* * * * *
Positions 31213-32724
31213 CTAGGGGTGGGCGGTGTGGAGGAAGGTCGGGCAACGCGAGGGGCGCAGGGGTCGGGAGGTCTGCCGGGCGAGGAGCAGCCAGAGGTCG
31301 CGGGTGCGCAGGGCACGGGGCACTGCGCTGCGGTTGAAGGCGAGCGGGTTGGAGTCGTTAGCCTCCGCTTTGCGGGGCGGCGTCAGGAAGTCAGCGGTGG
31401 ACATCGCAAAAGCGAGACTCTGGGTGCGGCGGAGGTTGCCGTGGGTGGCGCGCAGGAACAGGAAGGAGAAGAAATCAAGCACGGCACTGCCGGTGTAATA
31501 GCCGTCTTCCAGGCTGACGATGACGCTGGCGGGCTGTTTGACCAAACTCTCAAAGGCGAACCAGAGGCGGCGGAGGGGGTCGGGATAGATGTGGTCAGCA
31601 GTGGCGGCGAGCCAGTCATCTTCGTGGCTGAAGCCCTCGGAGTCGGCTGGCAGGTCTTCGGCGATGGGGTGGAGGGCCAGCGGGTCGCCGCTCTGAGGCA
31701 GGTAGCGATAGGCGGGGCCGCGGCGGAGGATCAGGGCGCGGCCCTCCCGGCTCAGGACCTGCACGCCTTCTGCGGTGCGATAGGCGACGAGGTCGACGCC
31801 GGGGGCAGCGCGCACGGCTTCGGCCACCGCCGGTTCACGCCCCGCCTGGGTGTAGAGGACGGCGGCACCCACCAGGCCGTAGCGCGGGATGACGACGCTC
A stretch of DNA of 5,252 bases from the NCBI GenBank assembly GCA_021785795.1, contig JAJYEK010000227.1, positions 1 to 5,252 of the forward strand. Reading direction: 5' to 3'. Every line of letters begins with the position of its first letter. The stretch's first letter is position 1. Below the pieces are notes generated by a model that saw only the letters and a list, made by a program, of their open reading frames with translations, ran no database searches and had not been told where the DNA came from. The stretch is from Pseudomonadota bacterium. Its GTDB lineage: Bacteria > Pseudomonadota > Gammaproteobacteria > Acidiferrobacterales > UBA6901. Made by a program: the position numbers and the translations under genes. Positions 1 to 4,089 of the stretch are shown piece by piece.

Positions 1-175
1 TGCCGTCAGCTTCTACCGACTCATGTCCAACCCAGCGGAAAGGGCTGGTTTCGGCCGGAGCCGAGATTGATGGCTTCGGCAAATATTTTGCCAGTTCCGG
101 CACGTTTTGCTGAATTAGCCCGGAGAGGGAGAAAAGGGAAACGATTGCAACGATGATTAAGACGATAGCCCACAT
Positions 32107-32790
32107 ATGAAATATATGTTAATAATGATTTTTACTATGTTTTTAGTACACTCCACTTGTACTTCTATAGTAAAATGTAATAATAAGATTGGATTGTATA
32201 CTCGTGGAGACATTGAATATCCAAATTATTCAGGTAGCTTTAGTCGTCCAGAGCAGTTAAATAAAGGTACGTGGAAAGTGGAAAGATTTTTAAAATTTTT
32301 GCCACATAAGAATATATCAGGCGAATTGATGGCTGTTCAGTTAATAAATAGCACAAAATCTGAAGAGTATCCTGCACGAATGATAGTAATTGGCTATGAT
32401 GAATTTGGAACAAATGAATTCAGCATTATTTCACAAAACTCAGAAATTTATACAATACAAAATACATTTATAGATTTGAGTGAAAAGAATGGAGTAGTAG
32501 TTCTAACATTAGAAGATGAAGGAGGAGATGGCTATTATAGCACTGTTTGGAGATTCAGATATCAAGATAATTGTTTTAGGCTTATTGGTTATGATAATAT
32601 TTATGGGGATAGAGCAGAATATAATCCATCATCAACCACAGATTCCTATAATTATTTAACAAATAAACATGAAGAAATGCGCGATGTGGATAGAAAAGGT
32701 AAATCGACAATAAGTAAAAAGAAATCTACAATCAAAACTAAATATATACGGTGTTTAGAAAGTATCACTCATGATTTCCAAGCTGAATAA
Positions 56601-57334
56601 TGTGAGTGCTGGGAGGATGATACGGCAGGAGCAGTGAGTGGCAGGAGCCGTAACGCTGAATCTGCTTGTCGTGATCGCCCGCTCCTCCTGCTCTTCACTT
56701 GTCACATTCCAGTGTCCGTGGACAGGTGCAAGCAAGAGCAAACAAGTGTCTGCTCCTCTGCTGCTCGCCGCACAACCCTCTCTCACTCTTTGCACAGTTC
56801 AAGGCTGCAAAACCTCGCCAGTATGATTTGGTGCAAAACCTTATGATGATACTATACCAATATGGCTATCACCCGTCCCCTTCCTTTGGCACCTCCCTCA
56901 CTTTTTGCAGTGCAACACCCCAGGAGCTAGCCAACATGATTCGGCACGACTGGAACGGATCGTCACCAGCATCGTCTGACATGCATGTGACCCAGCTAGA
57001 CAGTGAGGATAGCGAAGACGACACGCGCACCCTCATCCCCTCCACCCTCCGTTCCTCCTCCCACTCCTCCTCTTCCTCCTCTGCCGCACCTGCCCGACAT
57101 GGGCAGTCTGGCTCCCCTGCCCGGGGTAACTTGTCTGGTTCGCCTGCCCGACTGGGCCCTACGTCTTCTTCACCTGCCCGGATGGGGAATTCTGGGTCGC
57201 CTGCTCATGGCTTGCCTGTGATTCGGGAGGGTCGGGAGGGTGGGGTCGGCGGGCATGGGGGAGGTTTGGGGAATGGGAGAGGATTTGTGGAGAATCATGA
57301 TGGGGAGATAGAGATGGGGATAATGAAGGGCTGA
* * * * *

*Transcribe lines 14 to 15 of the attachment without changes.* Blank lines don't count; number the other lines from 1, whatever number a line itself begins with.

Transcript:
32107 ATGAAATATATGTTAATAATGATTTTTACTATGTTTTTAGTACACTCCACTTGTACTTCTATAGTAAAATGTAATAATAAGATTGGATTGTATA
32201 CTCGTGGAGACATTGAATATCCAAATTATTCAGGTAGCTTTAGTCGTCCAGAGCAGTTAAATAAAGGTACGTGGAAAGTGGAAAGATTTTTAAAATTTTT